On a beautiful Southern California Saturday more than 250 outraged local citizens ignored the chance to spend a sunny day at the beach, swim in their pools, shop at the mall or sip Mimosas on their porches.
Instead, for six hours a diverse group of citizens–grandmothers, little kids, lawyers, college students, businessmen and women, housewives, ex-cops, young parents, a mechanic, a dentist, a construction worker, a guy who looked like he'd just left a gay leather bar–hell, you name a group and they were probably represented–stood outside the Fullerton Police Department, waved homemade signs and shouted in protest against a grotesque case of police brutality.
Earlier this month, six Fullerton cops surrounded and savagely attacked an unarmed, 37-year-old Kelly Thomas until he was dead. By the time the cops were done, Thomas' face looked like it had been put through a meat grinder.
Multiple witness say the cops repeatedly beat the 135-pound homeless man
with their weapons, fired multiple Taser shots into his body, kicked
his face and head with their boots and then, long after the man was
subdued and on the ground, slammed their knees into his throat,
apparently crushing it.
(An autopsy report is pending, and we learned yesterday that FBI agents are investigating the killing. Investigators with the Orange County District Attorney's office began their own probe earlier this month. If they determine that the cops violated any California laws, District Attorney Tony Rackauckas could file charges.)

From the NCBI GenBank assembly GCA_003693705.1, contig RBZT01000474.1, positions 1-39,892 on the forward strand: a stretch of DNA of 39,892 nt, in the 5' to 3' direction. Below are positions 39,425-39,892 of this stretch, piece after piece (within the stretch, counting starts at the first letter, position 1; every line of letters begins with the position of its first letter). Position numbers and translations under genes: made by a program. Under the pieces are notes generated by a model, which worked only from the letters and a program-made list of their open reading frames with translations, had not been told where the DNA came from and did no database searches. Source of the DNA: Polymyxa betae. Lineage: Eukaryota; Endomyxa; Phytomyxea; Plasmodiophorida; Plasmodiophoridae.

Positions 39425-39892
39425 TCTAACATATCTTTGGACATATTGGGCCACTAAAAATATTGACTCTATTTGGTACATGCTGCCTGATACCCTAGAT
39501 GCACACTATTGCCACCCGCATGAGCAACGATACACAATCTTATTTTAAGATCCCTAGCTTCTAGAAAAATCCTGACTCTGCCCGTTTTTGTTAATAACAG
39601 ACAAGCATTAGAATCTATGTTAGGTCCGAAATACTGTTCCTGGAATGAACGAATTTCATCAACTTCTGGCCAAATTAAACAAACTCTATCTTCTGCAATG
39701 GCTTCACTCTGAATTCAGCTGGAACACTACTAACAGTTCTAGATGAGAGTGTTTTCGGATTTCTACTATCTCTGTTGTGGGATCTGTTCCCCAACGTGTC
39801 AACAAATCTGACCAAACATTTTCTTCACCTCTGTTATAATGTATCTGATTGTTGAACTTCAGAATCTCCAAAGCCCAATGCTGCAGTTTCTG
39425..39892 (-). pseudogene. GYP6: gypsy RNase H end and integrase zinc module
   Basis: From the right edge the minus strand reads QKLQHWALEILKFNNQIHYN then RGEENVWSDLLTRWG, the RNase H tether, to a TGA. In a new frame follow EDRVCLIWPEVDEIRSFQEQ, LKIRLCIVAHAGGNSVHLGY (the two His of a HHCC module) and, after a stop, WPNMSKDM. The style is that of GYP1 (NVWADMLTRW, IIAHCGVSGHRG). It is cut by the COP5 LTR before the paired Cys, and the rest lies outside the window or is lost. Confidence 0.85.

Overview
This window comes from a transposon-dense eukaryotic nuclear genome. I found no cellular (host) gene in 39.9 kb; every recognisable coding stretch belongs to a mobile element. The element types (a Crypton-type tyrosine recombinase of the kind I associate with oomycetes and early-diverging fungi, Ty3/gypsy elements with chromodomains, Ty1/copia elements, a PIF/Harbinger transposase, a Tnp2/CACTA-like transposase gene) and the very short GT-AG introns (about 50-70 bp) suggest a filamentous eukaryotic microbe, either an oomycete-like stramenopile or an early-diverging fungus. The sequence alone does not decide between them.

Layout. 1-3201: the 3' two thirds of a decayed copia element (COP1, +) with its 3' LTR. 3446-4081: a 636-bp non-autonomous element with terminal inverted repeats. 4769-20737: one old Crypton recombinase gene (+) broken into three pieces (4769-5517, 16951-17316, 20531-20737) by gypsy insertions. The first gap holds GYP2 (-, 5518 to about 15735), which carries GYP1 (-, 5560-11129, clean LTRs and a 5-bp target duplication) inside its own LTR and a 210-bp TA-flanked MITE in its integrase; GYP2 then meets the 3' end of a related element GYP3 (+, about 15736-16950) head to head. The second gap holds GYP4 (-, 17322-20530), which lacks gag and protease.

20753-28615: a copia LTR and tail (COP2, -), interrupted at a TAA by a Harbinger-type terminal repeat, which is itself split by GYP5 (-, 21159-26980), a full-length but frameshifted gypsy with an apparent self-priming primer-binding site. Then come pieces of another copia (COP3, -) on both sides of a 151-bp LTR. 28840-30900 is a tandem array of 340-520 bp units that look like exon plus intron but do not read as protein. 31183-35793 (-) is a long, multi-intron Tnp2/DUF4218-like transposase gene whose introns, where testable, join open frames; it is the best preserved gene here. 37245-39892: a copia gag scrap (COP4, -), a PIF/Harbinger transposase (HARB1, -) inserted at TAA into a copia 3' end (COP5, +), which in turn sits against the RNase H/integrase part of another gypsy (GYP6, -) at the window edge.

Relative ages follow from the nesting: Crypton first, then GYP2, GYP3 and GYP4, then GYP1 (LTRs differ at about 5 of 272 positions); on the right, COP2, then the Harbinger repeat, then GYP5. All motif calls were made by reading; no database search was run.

am sickened by what these police officers did,” one protester, a mother
of four kids in Fullerton, told me. “I don't care what excuses they
come up with. They should be arrested and charged with murder. Anything
short of that would be another crime.”
Ron Thomas, the victim's father and a former Orange County Sheriff's deputy, agreed with that sentiment.
Orange County Supervisor Shawn Nelson and Fullerton City Councilman Bruce Whitaker, both Republicans, attended the protest. They both said they want a thorough investigation into police conduct. “We can't ignore what happened,” said Nelson, who contacted U.S. Department of Justice officials last week.
Several members of Tony Bushala's Friends For Fullerton's Future, the blog that broke the Thomas story and has done outstanding work exposing police mismanagement of the crisis, also attended.
One solemn protester carried a sign that displayed six imaginary cop heads on sticks–a reference to KFI's John & Ken “Heads on a stick” radio campaign against two-faced California politicians–and before-and-after pictures of Thomas.
A vigil is planned for tonight beginning at 8 p.m. outside of Fullerton City Hall.
Here are photographs from today's protest that captured the attention of reporters from KFI-AM, KCBS, KNBC and KABC:
The Weekly's previous coverage of Thomas' death:
rscottmoxley at ocweekly dot com
R. Scott Moxley’s award-winning investigative journalism has touched nerves for two decades. An angry congressman threatened to break Moxley’s knee caps. A dirty sheriff promised his critical reporting was irrelevant and then landed in prison. The U.S. House of Representatives debated his work. Federal prosecutors credited his stories for the arrest of a doctor who sold fake medicine to dying patients. Moxley has won Journalist of the Year honors at the Los Angeles Press Club; been named Distinguished Journalist of the Year by the LA Society of Professional Journalists; and hailed by two New York Times Magazine writers for his “herculean job” exposing Southern California law enforcement corruption.